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The Carletonian

Letter to the Editors: The administration must take a stronger stance on climate change

Y September 30 editorial, “Administration Must Take Stronger Stances” strongly resonated with me. As an alum active with Divest Carleton, I empathize with your critique of the administration’s institutional timidity. Your perspective matches what I have experienced with the fossil fuel divestment campaign. Experience to date is that this institutional timidity will be hard to change without significant pressure from college constituencies.

Part of what makes change difficult is that the College typically makes some moves in the right direction. On climate, for example, laudable steps have been taken to reduce Carleton’s on-campus carbon footprint. The administration will point to these efforts whenever divestment is proposed. However, the administration has been unwilling to take a next step and challenge the morally problematic actions of the fossil fuel industry. This is despite widespread campus support for divestment and the unanimous divestment recommendation from the Carleton Responsible Investment Committee (CRIC), the College’s designated body for providing ethical investment guidance.

In making its recommendation in September of 2015, CRIC extensively documented industry efforts to slow the transition to a low carbon future. The industry spends millions of dollars to elect climate deniers, to lobby against federal and state efforts to move to a low carbon economy, and to sow doubt in the public mind about the reality of climate change. These are not companies in which Carleton should be investing. Clearly, CRIC’s arguments were not enough.

In explaining its refusal to divest, the administration did not defend industry ethics. Rather it ducked the moral issue by citing the “delicate niche” which Carleton occupies, arguing that colleges such as Carleton are not “political actors” seeking to shape public policy nor “religious organizations” that seek to affect morality. This concept of a “delicate niche” needs to be unpacked and challenged.

The administration apparently believes that the College can avoid controversy and politics by keeping its head down. In a March 2, 2015 memo to CRIC, Wallace Weitz (then Chair of the Trustee Investment Committee and now Chair of the Full Board) wrote:
“Carleton’s Board and more generally, the College as an institution has a long history of being reluctant to take positions on issues that are not clearly academic and directly pertain to and materially advance its educational mission. We are very circumspect about inserting the College into public and political debates about what is moral and correct. Thus, as you know, Carleton did not divest from all South-Africa related stocks in the apartheid era, and the College has rejected calls for divestment on many other topics (Sudan, tobacco related stocks) over subsequent years.”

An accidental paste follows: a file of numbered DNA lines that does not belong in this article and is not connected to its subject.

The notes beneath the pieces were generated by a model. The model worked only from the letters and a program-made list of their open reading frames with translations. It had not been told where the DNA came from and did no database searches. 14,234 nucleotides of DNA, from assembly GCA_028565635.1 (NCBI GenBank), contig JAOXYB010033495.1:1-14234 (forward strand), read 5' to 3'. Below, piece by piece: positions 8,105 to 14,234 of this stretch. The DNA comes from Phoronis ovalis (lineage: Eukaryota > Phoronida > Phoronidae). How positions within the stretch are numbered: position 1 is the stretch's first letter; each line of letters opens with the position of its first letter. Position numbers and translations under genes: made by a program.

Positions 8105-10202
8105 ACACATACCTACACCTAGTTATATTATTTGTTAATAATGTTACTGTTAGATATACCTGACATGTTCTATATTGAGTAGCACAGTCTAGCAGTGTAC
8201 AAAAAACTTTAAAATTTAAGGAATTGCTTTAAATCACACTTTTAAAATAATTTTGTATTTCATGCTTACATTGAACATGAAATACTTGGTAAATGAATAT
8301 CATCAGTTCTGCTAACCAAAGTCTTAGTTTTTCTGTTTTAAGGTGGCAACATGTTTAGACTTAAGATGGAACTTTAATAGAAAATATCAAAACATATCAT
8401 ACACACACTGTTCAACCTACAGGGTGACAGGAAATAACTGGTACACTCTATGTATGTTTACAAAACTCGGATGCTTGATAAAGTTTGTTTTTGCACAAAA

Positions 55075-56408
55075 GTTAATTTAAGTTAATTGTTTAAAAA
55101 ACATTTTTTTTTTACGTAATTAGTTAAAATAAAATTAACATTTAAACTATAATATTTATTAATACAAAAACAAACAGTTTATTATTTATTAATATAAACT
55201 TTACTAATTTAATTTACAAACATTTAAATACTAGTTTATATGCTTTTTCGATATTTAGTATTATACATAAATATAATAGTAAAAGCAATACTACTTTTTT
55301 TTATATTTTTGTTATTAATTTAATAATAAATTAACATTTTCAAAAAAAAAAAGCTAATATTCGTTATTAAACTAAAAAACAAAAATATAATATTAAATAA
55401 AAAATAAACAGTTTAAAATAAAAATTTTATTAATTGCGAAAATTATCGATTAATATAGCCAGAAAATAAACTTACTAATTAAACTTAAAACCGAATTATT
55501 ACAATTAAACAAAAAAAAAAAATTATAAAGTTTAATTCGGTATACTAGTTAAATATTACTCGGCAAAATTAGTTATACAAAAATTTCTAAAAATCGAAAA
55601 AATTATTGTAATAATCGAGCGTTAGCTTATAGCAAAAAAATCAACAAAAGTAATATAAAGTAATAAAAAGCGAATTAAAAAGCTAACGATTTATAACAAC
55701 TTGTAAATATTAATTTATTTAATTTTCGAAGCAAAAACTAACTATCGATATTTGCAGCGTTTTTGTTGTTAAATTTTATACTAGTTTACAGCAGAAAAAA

There are two problems with this position. One is that, as you point out in your editorial, “silence is just as political as action.”  By choosing to continue to hold fossil fuel stocks, in the context of a global movement to divest, the College aligns itself with that industry. Second, as you point out, “In an age of daily threats to hard fought civil rights and empirical facts, an absence of moral commentary is simply unacceptable.” In the present moment, as strongly held values and solid science are being challenged in the political sphere, it is critical that Carleton speak out. This is surely part of our educational mission.
As you argue in the editorial, the College should take stronger stands on a myriad of issues both on and off the campus. Specifically on climate change, we believe that the College should divest. But there are additional ways to take a stronger stand. One is to join the “We are Still In” movement begun after the U.S. pulled out of the Paris Climate Agreement. The second is to support the “Put a Price on it” campaign supporting a tax on carbon emissions as a key to slowing climate change. Many academic institutions have taken these actions. Carleton has taken neither.

The Trustees are on campus this weekend. They set broad policies for action. They should hear from students and others regarding the need for stronger ethical action by the College. Whether the issue is racism, sexual violence, immigration, hate incidents, climate change, or others, Carleton needs to stand up more clearly for what is right. Achieving this will take pressure. So, this weekend if you can, track down a Trustee and tell them your concerns. Even better, start a campaign or join one, like Divest Carleton, to multiply your influence. While the issues may be many, the basic message starts at the same place: don’t duck hard ethical issues, stand for what is right.

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